As 2013 approaches we’re all involved in planning and forecasting for the new year. And in fact, the business travel industry tends to act as a “leading economic indicator.” As the economy improves, the travel industry actually grows ahead of many of the other economic measurements.
When CEOs, business owners, and other decision makers begin to feel bullish about the future, they tend to invest in travel to expand their markets, meet with their customers, and invest in training and other marketing opportunities.
Conversely, when business owners feel uncertain they become more conservative in investing in travel. This appears to be the current state of the economy. The combination of the ”Fiscal Cliff,” the European debt crisis, and the prospect of higher taxes has slowed business travel growth.
At Christopherson Business Travel, we are still growing but at a slower pace in the second half of 2012 as compared to the first half. Our ticketing transactions were up in the mid 20% range for the first half of the year and the growth rate has been tracking in the mid teens range in the second half of the year. This is still significantly higher than the industry average. U.S. travel agencies, as a group, processed 1.4 percent more air transactions in October than they did a year earlier.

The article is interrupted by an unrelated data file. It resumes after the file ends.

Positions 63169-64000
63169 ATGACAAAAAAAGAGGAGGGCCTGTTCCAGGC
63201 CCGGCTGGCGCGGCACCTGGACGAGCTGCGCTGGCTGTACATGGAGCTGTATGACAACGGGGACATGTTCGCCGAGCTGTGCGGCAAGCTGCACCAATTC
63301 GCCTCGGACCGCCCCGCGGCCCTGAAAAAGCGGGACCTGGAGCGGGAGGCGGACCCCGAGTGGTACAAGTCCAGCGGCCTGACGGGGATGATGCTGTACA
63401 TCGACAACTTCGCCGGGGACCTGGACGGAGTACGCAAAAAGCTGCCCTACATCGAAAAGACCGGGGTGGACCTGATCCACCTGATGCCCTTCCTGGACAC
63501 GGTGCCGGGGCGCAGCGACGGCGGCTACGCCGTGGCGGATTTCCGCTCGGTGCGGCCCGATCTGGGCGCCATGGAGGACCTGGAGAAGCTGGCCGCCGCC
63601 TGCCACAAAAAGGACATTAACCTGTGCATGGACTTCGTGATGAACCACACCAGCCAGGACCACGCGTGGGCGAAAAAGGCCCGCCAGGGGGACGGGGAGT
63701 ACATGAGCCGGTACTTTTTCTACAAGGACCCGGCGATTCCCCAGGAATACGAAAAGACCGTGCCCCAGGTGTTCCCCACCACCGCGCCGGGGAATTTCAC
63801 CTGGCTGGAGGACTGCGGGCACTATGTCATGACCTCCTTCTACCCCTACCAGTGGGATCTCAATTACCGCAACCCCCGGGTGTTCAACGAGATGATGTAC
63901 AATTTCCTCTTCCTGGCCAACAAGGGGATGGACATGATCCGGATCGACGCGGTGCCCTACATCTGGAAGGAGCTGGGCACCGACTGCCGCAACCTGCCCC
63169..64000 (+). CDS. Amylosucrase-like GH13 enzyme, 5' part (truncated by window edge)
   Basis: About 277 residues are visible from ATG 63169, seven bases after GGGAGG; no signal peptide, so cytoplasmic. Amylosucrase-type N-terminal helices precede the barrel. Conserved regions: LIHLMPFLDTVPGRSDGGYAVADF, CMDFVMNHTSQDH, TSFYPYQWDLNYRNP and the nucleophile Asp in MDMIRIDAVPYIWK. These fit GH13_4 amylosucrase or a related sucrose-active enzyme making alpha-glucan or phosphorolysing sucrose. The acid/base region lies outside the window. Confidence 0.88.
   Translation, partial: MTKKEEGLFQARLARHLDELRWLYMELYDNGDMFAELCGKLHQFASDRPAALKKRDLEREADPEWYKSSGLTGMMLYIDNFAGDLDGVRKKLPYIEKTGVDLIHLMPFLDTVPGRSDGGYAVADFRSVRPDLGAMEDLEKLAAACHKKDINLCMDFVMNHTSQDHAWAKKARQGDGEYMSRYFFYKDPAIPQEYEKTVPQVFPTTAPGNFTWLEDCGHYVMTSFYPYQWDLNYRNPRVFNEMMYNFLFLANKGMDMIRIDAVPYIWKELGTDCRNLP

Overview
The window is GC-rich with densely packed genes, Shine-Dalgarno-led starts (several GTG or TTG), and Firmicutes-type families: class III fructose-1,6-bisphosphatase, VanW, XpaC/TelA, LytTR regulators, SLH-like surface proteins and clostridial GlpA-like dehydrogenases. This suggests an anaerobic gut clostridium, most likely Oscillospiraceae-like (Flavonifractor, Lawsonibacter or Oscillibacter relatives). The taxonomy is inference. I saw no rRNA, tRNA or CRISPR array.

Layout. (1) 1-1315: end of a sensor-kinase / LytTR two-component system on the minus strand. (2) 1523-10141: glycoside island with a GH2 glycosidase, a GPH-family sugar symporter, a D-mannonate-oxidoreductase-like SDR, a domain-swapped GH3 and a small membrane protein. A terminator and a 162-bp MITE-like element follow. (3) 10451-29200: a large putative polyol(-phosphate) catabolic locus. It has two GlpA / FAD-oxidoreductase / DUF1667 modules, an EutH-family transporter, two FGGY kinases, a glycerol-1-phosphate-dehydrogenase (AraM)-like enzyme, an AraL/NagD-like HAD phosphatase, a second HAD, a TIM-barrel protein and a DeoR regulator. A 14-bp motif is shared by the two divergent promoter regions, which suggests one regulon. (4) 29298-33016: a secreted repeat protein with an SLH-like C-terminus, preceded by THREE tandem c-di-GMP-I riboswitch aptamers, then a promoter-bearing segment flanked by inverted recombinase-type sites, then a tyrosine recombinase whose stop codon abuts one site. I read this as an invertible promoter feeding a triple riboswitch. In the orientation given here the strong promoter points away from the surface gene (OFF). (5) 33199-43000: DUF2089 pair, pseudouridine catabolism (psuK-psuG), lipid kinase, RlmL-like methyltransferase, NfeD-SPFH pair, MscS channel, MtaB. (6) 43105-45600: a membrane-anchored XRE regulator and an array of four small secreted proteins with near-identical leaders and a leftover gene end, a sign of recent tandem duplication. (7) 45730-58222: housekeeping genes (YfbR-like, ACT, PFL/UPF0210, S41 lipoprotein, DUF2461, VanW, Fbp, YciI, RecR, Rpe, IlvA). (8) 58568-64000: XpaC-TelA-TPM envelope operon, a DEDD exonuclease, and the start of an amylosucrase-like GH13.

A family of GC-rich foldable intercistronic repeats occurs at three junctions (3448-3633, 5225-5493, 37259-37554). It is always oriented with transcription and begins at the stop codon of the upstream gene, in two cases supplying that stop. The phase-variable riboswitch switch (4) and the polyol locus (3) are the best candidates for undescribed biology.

This slower 2013 travel growth trend was confirmed in a recent Morgan Stanley survey of corporate travel managers. They found that a majority of corporate travel buyers expect to spend modestly more on air travel next year, with most projecting year-over-year increases in trip volumes and average airfares. “Executives indicated that budgets are expected to grow 1.3 percent in 2013 on a budget-weighted basis,” according to Morgan Stanley airline analysts.